Keeping up with your friends and letting them keep up with you are the two most important reasons to stay on FB. If you honestly do need a break, then FB has an option called, “Deactivate.” This means your account will not be shut down forever. You can still see it but others can’t. You can do this while you think about whether you permanently want to go off FB.

However, I have a few ideas you might want to try before your deactivate, or–hopefully not–quit altogether. But first let’s take a look at some possible reasons you might be thinking of going off of FB.

You might have heard that FB is bad and that they are censoring stuff and limiting what people can see, even good stuff. That could be true. But FB is a tool. It is something you can use to satisfy your own purposes. It does not control what you do. Usually. I know there is the legitimate fear that something you post might be deemed offensive by FB and FB itself might shut you down. But that is a problem that has been experienced by a select few. The FB team tries to censor the bad stuff and they go overboard sometimes. But, for the most part, you are safe, if you behave reasonably decently on FB.

You might also be put off by the ads, and believe me, I am. But you can ignore them. There are even settings you can access to limit certain ads. I’ve limited a lot of ads. Whenever I see something that offends me, or that I am tired of seeing, I click the pull down menu on the right of the ad and indicate I don’t want to see any more of this. Of course I can’t control the very fact that there are ads, so I move on quickly. In this way I control my FB experience, to a great degree.

Some things you have no control over, like hackers, unfortunately. Anyone who has been a victim of hacking has felt violated and I can understand this. There is little we can do to defend ourselves. We can simply explain to our friends and march bravely on.

One important way to control your FB experience is to pay careful attention to who your friends are. If necessary, un-follow them if they constantly drag you down. At worst you can un-friend them. But this has caused numerous hurt feelings, so it’s probably best to un-follow, since they can’t tell if you un-follow.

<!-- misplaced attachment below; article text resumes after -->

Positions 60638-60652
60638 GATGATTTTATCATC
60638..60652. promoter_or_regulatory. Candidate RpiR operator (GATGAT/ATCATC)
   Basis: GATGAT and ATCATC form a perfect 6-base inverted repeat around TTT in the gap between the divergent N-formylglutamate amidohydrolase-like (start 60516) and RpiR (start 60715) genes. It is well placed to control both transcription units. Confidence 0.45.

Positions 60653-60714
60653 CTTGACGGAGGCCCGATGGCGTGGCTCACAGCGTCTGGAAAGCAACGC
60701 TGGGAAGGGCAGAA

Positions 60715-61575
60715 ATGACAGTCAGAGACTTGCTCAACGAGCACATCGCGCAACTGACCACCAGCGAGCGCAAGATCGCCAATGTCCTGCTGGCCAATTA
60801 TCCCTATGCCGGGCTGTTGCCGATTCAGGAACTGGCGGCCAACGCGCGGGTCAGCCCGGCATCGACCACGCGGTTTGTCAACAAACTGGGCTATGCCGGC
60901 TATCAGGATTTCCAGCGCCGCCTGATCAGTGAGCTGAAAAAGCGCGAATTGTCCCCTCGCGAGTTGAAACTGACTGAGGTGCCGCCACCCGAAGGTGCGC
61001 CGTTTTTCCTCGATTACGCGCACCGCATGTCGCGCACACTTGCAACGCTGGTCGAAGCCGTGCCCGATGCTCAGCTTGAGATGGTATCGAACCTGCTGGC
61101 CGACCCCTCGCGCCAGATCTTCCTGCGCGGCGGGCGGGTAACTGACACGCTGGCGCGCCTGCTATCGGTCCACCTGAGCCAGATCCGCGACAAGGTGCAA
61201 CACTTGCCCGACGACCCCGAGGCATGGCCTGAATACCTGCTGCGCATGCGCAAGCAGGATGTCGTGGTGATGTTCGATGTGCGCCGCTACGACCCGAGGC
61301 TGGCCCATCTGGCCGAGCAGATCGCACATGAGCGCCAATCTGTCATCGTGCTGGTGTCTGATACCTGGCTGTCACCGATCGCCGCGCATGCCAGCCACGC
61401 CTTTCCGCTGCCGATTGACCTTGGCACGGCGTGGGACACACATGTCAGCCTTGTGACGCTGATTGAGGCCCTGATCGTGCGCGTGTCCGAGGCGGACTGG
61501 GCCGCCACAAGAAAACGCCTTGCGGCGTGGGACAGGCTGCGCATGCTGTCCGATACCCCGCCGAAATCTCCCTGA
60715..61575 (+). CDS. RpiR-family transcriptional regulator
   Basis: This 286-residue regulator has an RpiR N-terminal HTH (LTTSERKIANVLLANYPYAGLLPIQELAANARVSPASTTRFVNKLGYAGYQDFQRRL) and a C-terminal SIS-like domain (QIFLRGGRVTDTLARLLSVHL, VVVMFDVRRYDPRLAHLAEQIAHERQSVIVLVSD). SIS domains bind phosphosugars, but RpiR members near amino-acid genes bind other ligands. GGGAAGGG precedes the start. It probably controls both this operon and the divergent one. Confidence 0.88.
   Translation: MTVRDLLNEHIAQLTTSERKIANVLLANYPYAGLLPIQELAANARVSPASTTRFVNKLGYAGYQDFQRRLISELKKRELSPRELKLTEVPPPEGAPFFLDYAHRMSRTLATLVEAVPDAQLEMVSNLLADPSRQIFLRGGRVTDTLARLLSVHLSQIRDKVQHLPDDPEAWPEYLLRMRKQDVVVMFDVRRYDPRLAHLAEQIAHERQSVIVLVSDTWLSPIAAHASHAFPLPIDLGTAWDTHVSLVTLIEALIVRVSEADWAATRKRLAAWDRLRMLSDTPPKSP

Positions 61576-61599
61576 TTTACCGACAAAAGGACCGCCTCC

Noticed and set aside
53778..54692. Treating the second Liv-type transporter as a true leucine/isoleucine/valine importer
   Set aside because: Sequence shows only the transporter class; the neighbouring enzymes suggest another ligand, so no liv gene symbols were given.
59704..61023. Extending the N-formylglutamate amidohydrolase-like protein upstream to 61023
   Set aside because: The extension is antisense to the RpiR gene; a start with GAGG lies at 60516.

You can also click “hide post,” if you don’t like someone’s post. I recently discovered that it is a good idea to click “hide post” after I make a comment on a post, like a “Happy Birthday” and I don’t want fifty notifications of others who have also wished this person a Happy Birthday.

You have a lot of control over your FB activity. That being said, you might still want to get off FB because it is consuming too much of your time.

Well, how about considering a few other options first. Here are some ideas.

  1. Take a one day “FB fast” every week.
  2. Go on FB to relax, like during a coffee break or in the evening.
  3. Go on FB every other day.
  4. Have short FB sessions of 5-10 minutes at a time, 3-4 times a day.
  5. Have less frequent longer sessions and set a time limit, say one hour.
  6. Don’t go on FB when there are other people around.
  7. Go on FB only once you have completed certain chores.

In other words, craft FB around your life, around what makes sense to you. You still want the pleasure of interacting, but you don’t want FB to interfere with being your present with others in your daily life, or to stop you from doing the things that matter, or become a substitute for meeting face to face.

I find FB is great for keeping up with friends who live far away. For me that happens to be most of my friends. At one point I almost closed my account but then I reflected on how much I would lose. I thought of all those faces, all the people I want to keep up with, and I changed my mind. My reason for wanting to get off of FB was not so much the time I spent on FB, as it was my frustration with changes to FB which reduced my ability to interact with friends as effectively as I used to. But, alas, FB is not a perfect medium of communication.

Instead of leaving FB, I focused on ways I could continue to use FB as a great way to keep in touch.

So, think it over. You might be able to modify your FB use and not quit completely. But if you still find it is taking over your life and making you miserable, what can I say? The decision is yours. All the best!


Posted in Depression, Health, mental health

Don’t Let the Depression Monster Get You

drivingIt feels like I have battled depression all my life. I am familiar with a great many strains of depression. Depression is like a bacterial infection. It might go away on its own if left alone, or it might turn into a life-threatening disease. So the key is to get it under control early.